In 1971, A.H. Robins Company put an IUD called the Dalkon Shield on the market. It was aggressively (and prematurely) marketed as a highly effective, moderately priced means of preventing pregnancy. Just 3 years later however, it was pulled from the market because of an ill-designed removal string that funneled bacteria into the uterus because it wasn’t sealed on either end. This facilitated Pelvic Inflammatory Disease, sepsis, and eventually infertility. More than 300,000 lawsuits were filed against A.H. Robins, forcing the company to file for bankruptcy.6
Subsequently, IUD usage dropped significantly in the late 1970’s and early 1980’s and many IUDs were taken off the market. Only the progesterone T remained on the American market5.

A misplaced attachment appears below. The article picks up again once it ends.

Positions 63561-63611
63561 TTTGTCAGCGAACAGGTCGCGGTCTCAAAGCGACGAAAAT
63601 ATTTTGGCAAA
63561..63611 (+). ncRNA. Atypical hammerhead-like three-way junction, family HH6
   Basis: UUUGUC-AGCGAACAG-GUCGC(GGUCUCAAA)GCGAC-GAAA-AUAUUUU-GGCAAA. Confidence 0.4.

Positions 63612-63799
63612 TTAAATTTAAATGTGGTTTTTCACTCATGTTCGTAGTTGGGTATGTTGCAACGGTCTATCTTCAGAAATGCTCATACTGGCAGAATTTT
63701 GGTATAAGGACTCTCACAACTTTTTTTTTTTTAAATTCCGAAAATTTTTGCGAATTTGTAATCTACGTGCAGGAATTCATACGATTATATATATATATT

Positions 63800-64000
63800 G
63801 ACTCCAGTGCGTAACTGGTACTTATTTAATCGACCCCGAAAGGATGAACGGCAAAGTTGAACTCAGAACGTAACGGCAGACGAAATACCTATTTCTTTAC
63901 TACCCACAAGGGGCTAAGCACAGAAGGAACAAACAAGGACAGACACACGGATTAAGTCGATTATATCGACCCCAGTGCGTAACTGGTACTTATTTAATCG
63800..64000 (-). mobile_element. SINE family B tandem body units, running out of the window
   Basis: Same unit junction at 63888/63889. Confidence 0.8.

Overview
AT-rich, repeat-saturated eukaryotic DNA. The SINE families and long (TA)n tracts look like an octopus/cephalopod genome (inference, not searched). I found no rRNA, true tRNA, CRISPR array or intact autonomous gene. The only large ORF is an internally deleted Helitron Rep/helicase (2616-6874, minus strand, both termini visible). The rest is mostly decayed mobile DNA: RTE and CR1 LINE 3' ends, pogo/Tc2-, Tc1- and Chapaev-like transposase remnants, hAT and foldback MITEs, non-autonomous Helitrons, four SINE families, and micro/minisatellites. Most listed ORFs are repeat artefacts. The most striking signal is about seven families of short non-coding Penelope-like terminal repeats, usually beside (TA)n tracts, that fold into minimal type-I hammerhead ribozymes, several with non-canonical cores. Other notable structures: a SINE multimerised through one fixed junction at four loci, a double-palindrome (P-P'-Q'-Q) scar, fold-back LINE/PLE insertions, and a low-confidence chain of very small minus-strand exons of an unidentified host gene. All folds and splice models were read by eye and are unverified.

In 1988 a new IUD appeared, the Copper T 380A (ParaGard). At first the FDA only approved its’ use for 4 years, but as data accumulated the effectiveness was eventually moved to up to 10 years. The levonorgestrel-releasing intrauterine system (Mirena) was made available for use in the U.S. in 20014.
Most recently, on January 9, 2013 a new low-dose hormone IUD, Skyla by Bayer, was approved by the FDA – the first new IUD in 12 years. The device is designed to prevent pregnancy for 3 years and targeted to women who have not had children. It will launch in February, 20138.
These days, the IUD is a safe, effective, low-risk form of birth control. According to a 2012 study by the Guttmacher Institute, the proportion of women using long-acting, reversible contraceptive methods (such as the IUD) has risen from 2.0% in 2002 to 7.7% in 2009. One can hope these numbers keep climbing as more women become informed about their contraceptive options and have increased access to the best birth control for them.8
This post was written by Megan Corbett, RN. Megan is an intern at the Reproductive Health Access Project.